Which is why, when I realized I am lesbian, I immediately knew that Girl Scouts is not only a safe and enriching community for girls of every sexual orientation, gender identity, race, and socioeconomic status, it’s a community that celebrates that diversity. I realized I wanted to tackle a project that addressed a need in the LGBTQ+ community, and I had no doubt that Girl Scouts of Western Washington would support me in that project.

For my Gold Award Take Action Project, I founded Glitterary magazine, an online LGBTQ+ literary magazine for youth. Because we publish works written by and for LGBTQ+ youth, we empower them to simultaneously identify gaps in representation and fill those gaps themselves. In this way, my project addresses the common perception that being straight and cisgender is “normal” while everything else is “other.” This pervasive idea hurts the self-esteem and mental health of LGBTQ+ youth as they feel shunned from a heteronormative culture. In contrast, when reading Glitterary, youth can relate to the characters and situations presented and can see themselves in every genre and type of work. In this way, we are validating and normalizing the experiences of this minority group. Furthermore, we address the representation of diversity within the LGBTQ+ community that is often depicted as only cisgender gay men by publishing works with characters of a broader and more accurate spectrum of gender and sexual identities.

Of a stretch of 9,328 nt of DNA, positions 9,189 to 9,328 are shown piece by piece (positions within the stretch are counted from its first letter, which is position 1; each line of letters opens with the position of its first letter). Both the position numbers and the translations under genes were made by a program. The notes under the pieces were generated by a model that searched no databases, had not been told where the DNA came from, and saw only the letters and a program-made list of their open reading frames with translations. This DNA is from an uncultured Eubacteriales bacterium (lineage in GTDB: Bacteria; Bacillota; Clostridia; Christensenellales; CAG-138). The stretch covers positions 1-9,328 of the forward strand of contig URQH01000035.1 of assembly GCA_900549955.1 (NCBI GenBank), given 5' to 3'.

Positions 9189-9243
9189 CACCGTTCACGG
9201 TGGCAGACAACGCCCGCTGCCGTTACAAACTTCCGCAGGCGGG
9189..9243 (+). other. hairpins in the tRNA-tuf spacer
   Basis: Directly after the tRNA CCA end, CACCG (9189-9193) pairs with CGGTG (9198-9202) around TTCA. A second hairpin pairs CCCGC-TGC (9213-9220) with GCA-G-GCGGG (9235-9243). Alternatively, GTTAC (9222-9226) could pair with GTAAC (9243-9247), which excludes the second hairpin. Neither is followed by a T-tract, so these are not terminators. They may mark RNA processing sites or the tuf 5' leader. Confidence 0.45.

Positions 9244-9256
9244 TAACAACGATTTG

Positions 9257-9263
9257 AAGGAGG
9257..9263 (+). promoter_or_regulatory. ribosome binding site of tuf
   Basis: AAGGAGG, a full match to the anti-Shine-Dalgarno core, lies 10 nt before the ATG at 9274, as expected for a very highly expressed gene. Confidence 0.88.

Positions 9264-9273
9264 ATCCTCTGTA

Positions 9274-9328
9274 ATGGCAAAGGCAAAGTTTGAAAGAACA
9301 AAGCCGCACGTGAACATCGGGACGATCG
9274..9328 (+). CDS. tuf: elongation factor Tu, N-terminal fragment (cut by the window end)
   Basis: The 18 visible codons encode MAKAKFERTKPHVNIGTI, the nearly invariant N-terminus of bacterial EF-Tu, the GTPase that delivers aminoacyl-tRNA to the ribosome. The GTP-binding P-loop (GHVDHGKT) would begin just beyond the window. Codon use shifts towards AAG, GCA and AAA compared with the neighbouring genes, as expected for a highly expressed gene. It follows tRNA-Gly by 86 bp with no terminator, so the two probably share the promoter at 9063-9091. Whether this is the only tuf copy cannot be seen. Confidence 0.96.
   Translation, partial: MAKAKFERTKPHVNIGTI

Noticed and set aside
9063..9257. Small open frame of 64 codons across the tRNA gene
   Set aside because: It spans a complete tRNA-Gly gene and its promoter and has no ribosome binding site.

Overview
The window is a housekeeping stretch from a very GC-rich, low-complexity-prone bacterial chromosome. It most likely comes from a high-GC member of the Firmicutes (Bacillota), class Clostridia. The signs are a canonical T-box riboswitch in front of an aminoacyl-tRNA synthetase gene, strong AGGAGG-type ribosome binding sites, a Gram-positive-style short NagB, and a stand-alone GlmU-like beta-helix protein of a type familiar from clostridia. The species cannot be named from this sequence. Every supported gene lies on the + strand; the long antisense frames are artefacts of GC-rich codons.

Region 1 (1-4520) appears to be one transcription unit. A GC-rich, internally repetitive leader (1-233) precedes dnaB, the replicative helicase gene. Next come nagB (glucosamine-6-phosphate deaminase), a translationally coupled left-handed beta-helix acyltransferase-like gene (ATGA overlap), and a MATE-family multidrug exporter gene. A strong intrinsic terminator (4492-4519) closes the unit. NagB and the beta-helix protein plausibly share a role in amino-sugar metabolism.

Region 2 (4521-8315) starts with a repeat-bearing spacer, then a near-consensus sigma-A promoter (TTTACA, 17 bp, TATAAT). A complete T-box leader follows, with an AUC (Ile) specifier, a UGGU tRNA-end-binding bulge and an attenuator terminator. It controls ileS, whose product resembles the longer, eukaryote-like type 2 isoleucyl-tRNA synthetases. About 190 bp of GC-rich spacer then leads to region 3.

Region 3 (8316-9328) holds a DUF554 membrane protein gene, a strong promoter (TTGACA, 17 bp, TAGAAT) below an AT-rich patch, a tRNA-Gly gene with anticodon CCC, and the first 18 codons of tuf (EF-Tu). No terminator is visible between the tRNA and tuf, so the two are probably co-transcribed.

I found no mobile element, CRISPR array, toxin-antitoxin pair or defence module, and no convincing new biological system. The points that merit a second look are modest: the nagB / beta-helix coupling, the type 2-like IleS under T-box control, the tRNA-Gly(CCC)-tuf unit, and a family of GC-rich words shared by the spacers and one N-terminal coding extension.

In my Gold Award project proposal to Girl Scouts of Western Washington I wrote, “Wherever there are people, there are gay people.” However, I never imagined Gitterary would receive international readership covering 29 countries across every continent but Antarctica, including nations where homosexual activity is illegal. Taking on the challenge of the Gold Award taught me to expand my horizons beyond my troop, my service unit, and western Washington; I finally found my place among a global community and will always seek to help and improve this community.

By earning my Gold Award, I honed valuable leadership, organizational, and community problem solving skills that will empower me for the rest of my life. However, these skills were built on a foundation going all the way back to my first three random acts of kindness as a Brownie. Over the years, I learned how to manage money from selling Girl Scout cookies, how to become a leader through the support of my service unit, how to be an organized thinker by watching troop leader Cathy Whiteside plan encamporees for hundreds of girls, and how to be a kind friend by becoming a sister to every Girl scout. These are skills that every Girl Scout carries forever.

Looking to the future, Glitterary magazine will thrive as I leave to study aerospace engineering. I’m leaving behind a strong and capable editorial board to continue to run this project for years, fulfilling the final Gold Award requirement that the project be sustainable. My dream is to become an astronaut, and it’s no coincidence that virtually every female astronaut was once a Girl Scout. Thank you to my troop leaders, to my service unit, and to Girl Scouts of Western Washington for supporting me and thousands of other girls on our journeys to become strong and compassionate women!